A significant fish kill attributed to K. veneficum occurred in September 2005. On September 26, Maryland Department of Natural Resources (DNR) field personnel estimated a few hundred fish dead along the upper and middle Corsica River while conducted monitoring efforts. By September 29, Maryland Department of the Environment (MDE) and DNR estimated 30,000-50,000 fish had died. 15 species of fish were identified by MDE - the most abundant species was menhaden but many gizzard shad (Dorosoma cepedianum), hickory shad (Alosa mediocris), sunfish Lepomis spp., catfish, white perch (Morone americana) and yellow perch (Perca flavescens), carp (Cyprinus carpio) and killifish (Fundulus sp.) were also observed. Karlodinium was measured at concentrations up to 56,000 cells/ml; PCR screening for any of the ten of the most likely possibly toxic algae species found in Maryland waters only detected Karlodinum; no Pfiesteria species were found. Two of the three water samples contained sublethal but still harmful karlotoxin levels at 229 and 410 ng ml-1. The third sample contained nearly twice the lethal concentration of toxin (1809 ng ml-1). Stressful to lethal levels of dissolved oxygen were located in parts of the Corsica River throughout the week resembling the conditions described earlier for the Swann River. However, fish were observed in some areas dying when dissolved oxygen conditions were measured well above critical levels but algal toxins were present. Necropsy only found gill tissue deterioration consistent with laboratory findings on effects of karlotoxins  (Deeds  et al.  2006). The combined effects of low or no dissolved oxygen availability in some regions and karlotoxins at lethal and sublethal levels are considered to have combined to produce the kill (Adolf et al. 2015).  Several fish kills also occurred in Maryland waters in 2007 (summarized in Table at right).

The most recent fish kill in Maryland occured in November 2015 on the Middle River and its tributaries.  An estimated 201, 789 fish died, with 99% being freshwater species.  The final cause of the fish kill was concluded to be gill damage caused by karlotoxin exposure, exacerbated by osmotic stress resulting from high salinities.

References:

Adolf, J. E., Bachvaroff, T. R., Bowers, H. A., Deeds, J. R., and Place, A. R. (2015).  Ichthyotoxic Karlodinium veneficum in the Upper Swan River estuary (Western Australia): synergistic effects of karlotoxin and hypoxia leading to a fish kill.  Harmful Algae 48, 83-93.doi:10.1016/j.hal.2015.07.006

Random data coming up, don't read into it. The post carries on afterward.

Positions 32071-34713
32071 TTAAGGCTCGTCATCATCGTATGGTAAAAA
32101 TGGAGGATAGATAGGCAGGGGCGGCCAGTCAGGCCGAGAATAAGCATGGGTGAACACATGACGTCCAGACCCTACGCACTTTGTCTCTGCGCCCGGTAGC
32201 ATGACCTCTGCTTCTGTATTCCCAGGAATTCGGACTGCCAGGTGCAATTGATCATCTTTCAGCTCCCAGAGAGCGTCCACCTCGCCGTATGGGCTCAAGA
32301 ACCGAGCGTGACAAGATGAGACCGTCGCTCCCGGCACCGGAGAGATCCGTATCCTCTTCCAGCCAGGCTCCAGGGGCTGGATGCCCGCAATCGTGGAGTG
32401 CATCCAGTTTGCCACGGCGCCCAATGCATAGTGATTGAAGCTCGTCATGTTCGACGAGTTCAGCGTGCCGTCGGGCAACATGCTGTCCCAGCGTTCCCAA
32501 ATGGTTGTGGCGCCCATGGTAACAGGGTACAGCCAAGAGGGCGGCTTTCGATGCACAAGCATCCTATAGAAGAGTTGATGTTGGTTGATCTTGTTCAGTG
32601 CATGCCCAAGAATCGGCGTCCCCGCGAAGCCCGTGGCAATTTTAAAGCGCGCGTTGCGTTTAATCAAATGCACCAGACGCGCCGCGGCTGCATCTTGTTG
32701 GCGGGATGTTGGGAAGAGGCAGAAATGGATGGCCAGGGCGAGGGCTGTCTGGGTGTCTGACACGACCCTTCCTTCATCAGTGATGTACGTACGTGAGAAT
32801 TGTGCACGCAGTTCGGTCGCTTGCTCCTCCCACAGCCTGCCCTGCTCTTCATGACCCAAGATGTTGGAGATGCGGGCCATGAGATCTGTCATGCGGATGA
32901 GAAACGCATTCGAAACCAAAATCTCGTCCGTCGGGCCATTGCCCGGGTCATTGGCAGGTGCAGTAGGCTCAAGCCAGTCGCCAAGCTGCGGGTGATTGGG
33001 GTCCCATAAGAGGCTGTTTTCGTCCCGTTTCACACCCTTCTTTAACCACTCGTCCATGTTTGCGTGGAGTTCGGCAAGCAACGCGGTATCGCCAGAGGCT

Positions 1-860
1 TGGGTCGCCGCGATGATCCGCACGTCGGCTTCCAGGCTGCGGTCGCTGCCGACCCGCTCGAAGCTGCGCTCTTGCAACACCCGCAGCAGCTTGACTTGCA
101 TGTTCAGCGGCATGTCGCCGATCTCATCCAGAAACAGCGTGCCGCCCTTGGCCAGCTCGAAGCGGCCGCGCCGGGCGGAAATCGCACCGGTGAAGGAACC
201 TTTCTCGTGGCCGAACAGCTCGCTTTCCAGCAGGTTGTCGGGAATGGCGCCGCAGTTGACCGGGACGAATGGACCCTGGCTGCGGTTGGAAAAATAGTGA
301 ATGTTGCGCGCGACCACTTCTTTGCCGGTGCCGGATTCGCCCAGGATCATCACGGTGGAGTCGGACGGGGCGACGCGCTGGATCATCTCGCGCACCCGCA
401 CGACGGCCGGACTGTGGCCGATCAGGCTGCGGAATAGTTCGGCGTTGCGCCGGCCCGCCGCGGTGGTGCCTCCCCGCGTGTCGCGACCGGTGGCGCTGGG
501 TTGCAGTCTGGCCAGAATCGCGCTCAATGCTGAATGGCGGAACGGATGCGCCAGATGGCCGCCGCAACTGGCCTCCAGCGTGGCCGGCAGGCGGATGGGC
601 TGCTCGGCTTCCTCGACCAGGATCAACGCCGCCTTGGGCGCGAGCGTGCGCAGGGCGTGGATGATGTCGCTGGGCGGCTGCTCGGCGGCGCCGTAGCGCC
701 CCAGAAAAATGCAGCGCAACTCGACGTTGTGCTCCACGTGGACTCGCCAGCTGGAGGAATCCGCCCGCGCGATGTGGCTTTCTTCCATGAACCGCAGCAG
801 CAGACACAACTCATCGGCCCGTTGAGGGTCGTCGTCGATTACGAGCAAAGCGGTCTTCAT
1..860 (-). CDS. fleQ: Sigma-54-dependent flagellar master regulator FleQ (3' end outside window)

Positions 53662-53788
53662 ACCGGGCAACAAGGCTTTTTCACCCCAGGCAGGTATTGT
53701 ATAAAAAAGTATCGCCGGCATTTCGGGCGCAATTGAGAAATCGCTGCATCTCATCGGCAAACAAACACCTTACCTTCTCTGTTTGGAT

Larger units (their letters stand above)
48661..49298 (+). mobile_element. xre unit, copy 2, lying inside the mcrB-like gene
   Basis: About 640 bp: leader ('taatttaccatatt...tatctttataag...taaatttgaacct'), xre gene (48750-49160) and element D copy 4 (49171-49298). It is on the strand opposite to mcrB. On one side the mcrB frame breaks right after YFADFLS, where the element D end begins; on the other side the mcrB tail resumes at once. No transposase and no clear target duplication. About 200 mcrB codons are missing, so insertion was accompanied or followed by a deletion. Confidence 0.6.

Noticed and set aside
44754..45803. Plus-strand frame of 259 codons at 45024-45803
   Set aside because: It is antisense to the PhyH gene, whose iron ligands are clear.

Deeds, J.R., Terlizzi, D.E., Adolf, J. E., Stoecker, D., and Place, A. R. (2002). Hemolytic and Ichthyotoxic Activity from Cultures of Karlodinium micrum ((Dinophyceae) Associated with Fish Mortalities in an Estuarine Aquaculture Facility. Harmful Algae 1: 169-189.

Deeds, J. R., Reimschussel R., and Place, A. R. (2006). Histopathological effects in fish exposed to the toxins from Karlodinium micrum (Dinophyceae). Journal of Aquatic Animal Health 18; 136-148.

Hall, N. S., Fensin, E., Litaker, W., Adolf, J. E., Place, A. R. and Paerl, H. (2008). Environmental Factors Contributing to the Development and Demise of a Toxic Dinoflagellate ( Karlodinium veneficum ) Bloom in a Shallow, Eutrophic, Lagoonal Estuary. Estuaries and Coasts 31; 402-418.

Kempton, J. W., Lewitus, A. J., Deeds, J. R., Law, J. McH., Wilde, S.B., and Place, A. R. (2002) Toxicity of Karlodinium micrum (Dinophyceae) associated with a fish kill in a South Carolina Brackish Retention Pond.  Harmful Algae 1: 233-241.

Place, A. R., Bowers, H. A., Bachvaroff, T. R., Adolf, J. E., Deeds, J. E., and Sheng, J. (2012). Karlodinium veneficum - The little dinoflagellate with a big bite.  Harmful Algae. 14; 179-195


Last updated: July 11, 2016